Monday, August 24, 2009

How-to: Break in New Figure Skating Boots

Oh, how I love this tip.

My favorite skate tech, Renee at Rainbo Sports, recommends that skaters break in their new figure skating boots by vacuuming the house.

This isn’t just a cheap ploy to encourage your kid to work off the cost of the new boots; it’s legit. It also has the bonus of making me smile when I have to blast the TV’s volume to drown out the Hoover. *Bliss*

Vacuuming helps break in the skates, Renee said, because the movements are similar to ice skating. The figure skater walks forward and backward while vacuuming. She bends her knees to vacuum under the sofa. These steps help to break in the new boots – and the carpet’s clean, too.

Here’s how to do it:
  1. Put hard skate guards on the blades.

  2. Lace the boots up to the third hook, not all the way up to the top or fourth hook.

  3. Set the timer for 10 – 15 minutes.

  4. Vacuum.

  5. Stop when the timer rings.

  6. Unlace the skates and take them off.

  7. Wiggle toes and feet.

  8. Lace ’em back up and drag the vacuum into the family room.

  9. Set the timer.

  10. Vacuum.

  11. Repeat until the house is clean!
The lacing/unlacing/wiggling steps are really important. These steps will help the skater break in the new boot and prevent blisters, too. Renee recommends that skaters who are breaking their boots in on the ice do lots of stroking and spinning. Hold off on jumping until the third or fourth day with the new boots. When skaters start to jump, they should focus on waltz jumps first. Again, when breaking in the boots, the lacing/unlacing/wiggling steps every 10 – 15 minutes are not a waste of ice time – they’re necessary to breaking in the boot and preventing blisters.

Renee cautions against other methods of breaking-in skates. I hesitate to list the rites and rituals skaters perform when they buy new boots because I’m worried folks will try these methods on their own boots. Let’s just say this: new figure skating boots are a huge purchase for most of us. Talk to your skate tech before you put anything in the boot besides a foot or a sock.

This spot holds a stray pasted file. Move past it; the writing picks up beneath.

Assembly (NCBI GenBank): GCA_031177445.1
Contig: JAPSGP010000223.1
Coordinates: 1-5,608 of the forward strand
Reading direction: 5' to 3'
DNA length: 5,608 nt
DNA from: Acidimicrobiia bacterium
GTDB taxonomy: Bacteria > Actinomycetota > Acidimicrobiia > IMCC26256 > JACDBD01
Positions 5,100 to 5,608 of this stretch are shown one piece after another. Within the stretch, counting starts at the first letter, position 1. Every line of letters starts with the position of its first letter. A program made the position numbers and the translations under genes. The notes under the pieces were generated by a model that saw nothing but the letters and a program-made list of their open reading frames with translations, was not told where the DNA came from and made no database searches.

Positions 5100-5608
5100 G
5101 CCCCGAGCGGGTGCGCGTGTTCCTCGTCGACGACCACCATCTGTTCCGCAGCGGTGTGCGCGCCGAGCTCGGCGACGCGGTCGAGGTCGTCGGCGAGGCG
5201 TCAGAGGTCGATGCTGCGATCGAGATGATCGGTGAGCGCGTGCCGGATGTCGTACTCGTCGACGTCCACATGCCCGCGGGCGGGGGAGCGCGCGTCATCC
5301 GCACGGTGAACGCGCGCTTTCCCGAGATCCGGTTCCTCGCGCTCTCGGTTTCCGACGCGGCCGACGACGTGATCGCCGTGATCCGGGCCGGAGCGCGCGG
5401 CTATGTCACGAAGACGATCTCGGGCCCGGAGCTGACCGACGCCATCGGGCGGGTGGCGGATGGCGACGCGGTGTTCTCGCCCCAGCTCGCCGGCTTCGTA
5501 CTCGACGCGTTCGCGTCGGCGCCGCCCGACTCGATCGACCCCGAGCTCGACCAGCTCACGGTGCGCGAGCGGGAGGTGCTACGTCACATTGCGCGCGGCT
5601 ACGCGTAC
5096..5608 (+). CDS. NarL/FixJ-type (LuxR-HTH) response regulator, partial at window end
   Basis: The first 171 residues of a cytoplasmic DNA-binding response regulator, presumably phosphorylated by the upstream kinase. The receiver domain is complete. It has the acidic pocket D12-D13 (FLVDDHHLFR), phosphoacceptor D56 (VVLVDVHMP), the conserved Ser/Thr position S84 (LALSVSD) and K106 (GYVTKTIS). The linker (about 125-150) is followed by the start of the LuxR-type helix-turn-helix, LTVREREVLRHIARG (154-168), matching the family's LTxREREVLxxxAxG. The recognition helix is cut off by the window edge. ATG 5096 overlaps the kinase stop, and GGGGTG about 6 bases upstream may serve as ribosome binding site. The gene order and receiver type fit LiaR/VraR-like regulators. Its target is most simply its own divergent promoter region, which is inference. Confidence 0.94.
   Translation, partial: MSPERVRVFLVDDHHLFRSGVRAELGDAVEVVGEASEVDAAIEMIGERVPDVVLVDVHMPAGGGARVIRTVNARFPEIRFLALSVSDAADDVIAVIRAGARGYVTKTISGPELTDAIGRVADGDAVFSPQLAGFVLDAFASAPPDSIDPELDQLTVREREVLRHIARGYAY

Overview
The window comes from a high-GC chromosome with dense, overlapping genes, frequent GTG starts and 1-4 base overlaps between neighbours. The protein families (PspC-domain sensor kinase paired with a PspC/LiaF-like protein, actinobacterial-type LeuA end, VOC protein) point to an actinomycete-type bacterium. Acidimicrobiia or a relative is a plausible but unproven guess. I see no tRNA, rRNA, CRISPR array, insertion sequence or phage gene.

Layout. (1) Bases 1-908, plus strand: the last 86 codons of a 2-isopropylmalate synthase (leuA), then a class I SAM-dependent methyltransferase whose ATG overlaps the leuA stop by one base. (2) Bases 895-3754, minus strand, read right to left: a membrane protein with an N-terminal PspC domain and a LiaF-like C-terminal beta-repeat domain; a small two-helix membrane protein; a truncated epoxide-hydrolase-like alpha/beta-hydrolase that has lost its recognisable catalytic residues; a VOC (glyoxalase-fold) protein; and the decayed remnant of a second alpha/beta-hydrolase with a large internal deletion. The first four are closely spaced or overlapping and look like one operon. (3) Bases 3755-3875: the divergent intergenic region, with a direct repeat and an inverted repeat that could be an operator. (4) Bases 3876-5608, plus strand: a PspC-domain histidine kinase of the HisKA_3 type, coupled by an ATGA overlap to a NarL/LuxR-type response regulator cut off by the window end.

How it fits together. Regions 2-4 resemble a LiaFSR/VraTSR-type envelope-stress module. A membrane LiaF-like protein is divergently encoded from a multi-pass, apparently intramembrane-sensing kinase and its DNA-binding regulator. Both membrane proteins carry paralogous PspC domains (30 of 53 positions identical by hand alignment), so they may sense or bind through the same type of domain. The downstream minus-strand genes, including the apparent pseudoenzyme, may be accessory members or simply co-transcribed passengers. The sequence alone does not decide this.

In other posts, I’ve also recommended Silipos Gel Sleeves to help figure skaters with the break-in process. A pair will set you back $30, but I’d rather pay the $30 than a) hear my skater whine and b) waste $500 or more on boots she’ll never use.

What works for you? Feel free to fill the comments area with ideas that figure skaters can use to break-in their boots.


Jillybean said...

Backward crossovers. Lots of them.
And don't lace them up all the way for the first while.
Those gel sleeves sound like a great idea. I wish they had been around when I was skating.

The vacuuming idea is genius! However, I think that to fully break in the skates, the vacuuming should be followed by dusting, sweeping and washing dishes;o)

Elisabeth said...

I used to walk around the house in my boots only (no blades) for about a week or two. Then I'd get the blades mounted and then go out and skate on the ice. I'd start slow- easy spins, jumps and basic moves.

Now that I haven't skated in years and am going skating on a vacation (no ice rink in my current town) I have been trying to get used to my old boots again.

I skated when I went home for vacation but forgot my skates and used rentals. That was awful but even so, I was able to do some spins and turns although I fell when trying to go backwards. Those skates were so dull and had no edge or grip on the ice. I fell a LOT.

Ice Mom said...

Jillybean: Ha! I forgot about the dusting and the dishes! I am now looking forward to buying new boots for Ice Girl!

Ice Charades said...

That's a lot better than when I poured super hot water into the boots, drained them and then stuck my foot in to "seal" the boot around it. That was a mess. But it was cheaper than using vodka, which is what my friend did.

Yu Tok said...

Agree with Jillybean. It's just crossovers.